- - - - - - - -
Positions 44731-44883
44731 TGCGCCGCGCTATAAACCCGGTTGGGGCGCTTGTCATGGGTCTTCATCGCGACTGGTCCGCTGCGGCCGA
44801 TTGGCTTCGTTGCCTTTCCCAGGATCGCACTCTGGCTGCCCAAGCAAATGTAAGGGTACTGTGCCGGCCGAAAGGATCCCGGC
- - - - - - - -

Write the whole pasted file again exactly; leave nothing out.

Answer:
Positions 44731-44883
44731 TGCGCCGCGCTATAAACCCGGTTGGGGCGCTTGTCATGGGTCTTCATCGCGACTGGTCCGCTGCGGCCGA
44801 TTGGCTTCGTTGCCTTTCCCAGGATCGCACTCTGGCTGCCCAAGCAAATGTAAGGGTACTGTGCCGGCCGAAAGGATCCCGGC